|Cemetery notes and/or description:|
Photographing the cemetery and gleaning information from the WPA records, the Sac County Genealogical Society cemetery canvas of 1982, and the '120th Anniversary Celebration of Emanuel & St John Lutheran Church, Lytton, Iowa' publication of 2003 was completed in 2009. This publication included Baptism, Confirmation, Marriage and Burial entries. Many names given at baptism evolved over the course of a lifetime, and were shortened and Americanized.
Lytton, Iowa was fortunate to have two very staunch, separate German communities with a 'north' church and a 'south' church within a six mile radius. Both were referred to as the German Lutheran church. This caused confusion.
The 'south' German Lutheran immigrants organized and launched their church as the "Evangelical Lutheran Emanuel's Congregation of Coon Valley Township in Sac County, Iowa" on August 5, 1883. This is the date celebrated by the German Lutheran community even though they had been in existence for several years. The church was on land donated by Charles Westphal, three and one-half miles south and one mile west of where the town of Lytton would eventually be built.
Across the road to the west of the church, a corner plot of land was donated by the William and Henry Leege families as a "Kirchhof", or burying ground. The first recorded burials in 1885 were Louise Glasenapp, infant daughter of Edward and Wilhelmine Balfanz Glasenapp and 19 year old William Tonagel.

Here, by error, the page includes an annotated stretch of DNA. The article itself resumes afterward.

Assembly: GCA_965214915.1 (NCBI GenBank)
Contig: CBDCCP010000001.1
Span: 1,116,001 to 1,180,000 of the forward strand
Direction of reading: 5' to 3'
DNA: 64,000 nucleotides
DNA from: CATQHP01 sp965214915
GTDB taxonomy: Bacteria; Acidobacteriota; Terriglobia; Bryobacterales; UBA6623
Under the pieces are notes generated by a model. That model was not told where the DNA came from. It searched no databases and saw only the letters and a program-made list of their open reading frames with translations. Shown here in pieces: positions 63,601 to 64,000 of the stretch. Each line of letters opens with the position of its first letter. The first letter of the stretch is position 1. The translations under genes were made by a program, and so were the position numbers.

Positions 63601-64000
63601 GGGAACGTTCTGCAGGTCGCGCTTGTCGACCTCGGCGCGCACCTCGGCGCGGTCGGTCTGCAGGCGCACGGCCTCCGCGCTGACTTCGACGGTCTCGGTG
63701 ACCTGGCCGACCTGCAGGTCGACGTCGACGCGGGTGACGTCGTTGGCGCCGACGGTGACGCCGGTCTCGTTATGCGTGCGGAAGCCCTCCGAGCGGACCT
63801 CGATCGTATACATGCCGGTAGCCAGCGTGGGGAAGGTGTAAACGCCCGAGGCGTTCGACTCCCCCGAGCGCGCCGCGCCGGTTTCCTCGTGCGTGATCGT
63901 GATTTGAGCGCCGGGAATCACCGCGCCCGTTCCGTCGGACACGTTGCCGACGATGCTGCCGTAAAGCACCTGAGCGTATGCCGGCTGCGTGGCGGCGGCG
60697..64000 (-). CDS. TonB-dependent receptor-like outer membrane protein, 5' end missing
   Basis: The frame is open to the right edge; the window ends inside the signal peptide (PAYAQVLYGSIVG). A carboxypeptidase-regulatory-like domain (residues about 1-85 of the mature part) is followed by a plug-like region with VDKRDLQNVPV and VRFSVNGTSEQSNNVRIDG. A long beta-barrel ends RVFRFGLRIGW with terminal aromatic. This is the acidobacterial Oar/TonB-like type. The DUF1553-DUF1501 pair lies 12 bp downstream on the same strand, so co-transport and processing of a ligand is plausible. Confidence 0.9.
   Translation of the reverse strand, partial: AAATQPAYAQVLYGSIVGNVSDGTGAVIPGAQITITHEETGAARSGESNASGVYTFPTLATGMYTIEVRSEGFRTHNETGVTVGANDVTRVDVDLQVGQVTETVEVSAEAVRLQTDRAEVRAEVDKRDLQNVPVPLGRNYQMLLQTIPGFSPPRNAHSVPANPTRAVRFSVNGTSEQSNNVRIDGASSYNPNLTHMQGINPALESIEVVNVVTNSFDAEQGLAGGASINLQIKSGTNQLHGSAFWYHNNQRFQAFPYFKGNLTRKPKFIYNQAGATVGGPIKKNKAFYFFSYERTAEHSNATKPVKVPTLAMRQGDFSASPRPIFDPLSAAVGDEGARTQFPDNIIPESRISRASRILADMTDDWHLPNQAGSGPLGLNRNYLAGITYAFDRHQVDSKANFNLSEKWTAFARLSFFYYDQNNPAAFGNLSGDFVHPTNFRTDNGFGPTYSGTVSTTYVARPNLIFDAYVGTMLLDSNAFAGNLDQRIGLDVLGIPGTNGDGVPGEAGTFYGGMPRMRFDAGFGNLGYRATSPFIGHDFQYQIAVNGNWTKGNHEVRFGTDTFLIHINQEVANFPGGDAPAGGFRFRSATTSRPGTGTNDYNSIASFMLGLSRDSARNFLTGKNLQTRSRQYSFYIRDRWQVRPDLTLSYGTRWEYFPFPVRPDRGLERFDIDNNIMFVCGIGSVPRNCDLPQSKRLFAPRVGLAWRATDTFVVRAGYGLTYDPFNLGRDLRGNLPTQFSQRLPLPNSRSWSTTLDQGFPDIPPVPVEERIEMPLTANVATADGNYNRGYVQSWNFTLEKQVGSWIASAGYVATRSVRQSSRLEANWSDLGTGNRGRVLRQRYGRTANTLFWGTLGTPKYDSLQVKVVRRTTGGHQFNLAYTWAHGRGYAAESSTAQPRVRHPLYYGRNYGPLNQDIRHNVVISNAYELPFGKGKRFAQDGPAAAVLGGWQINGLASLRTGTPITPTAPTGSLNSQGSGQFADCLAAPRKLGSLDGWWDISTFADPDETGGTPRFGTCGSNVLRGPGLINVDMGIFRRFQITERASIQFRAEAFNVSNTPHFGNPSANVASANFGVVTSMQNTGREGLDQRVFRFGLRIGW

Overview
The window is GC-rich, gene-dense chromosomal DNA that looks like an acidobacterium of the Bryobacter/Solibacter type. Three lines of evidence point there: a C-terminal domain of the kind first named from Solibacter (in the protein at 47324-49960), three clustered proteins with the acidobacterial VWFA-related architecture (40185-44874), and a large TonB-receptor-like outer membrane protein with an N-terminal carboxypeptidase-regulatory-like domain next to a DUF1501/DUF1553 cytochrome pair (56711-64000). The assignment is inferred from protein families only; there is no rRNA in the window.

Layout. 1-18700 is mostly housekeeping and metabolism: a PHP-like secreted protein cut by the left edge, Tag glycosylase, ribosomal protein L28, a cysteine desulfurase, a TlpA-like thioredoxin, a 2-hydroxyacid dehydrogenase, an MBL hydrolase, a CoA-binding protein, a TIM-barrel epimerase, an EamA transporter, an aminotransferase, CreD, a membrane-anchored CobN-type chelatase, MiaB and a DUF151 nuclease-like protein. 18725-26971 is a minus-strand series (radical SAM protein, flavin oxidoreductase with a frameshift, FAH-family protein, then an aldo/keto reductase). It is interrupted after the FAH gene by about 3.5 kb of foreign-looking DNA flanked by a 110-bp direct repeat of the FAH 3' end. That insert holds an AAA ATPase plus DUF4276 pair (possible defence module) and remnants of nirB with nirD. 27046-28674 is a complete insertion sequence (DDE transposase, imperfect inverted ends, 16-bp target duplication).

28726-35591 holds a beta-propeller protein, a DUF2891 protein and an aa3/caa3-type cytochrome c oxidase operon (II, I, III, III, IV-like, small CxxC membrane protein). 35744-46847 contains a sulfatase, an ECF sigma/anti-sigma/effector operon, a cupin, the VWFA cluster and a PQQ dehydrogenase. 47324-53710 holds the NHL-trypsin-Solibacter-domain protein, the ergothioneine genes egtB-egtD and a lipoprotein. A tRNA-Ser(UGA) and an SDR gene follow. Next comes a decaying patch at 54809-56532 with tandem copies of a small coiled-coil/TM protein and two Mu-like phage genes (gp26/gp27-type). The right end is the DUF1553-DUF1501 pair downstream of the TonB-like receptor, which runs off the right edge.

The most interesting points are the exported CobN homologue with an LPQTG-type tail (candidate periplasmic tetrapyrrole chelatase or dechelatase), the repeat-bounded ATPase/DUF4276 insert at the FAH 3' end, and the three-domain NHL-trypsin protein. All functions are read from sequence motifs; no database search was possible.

St John's Lutheran Church was three miles north and one-half mile west of Lytton, organzied in 1888. St John's also established a "Kirchhof" on the same ground with the church building which was leased to the congregation by August Bartels.
While Emanuel was beset with wind and fire casualties, the St John's building served the congregation well until the two churches merged in 1928. One pastor served both churches. A new building was built in town in Lytton to accommodate the 400 combined parishioners. The church was renamed Emanuel and St John Lutheran Church. Emanuel was destroyed by fire when lightening hit the church steeple on Sept. 9, 1928, two months before the new building was completed. That land has been reclaimed by the rural farming community. St John's was dismantled and the land leveled to accommodate additional burials.